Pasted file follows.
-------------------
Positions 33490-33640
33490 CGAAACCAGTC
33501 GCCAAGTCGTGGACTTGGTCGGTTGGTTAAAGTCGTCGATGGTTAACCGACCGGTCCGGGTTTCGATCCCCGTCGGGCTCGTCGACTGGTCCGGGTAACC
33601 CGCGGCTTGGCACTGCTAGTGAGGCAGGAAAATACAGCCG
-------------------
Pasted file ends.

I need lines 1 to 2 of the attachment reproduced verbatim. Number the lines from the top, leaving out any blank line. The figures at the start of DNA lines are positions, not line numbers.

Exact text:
Positions 33490-33640
33490 CGAAACCAGTC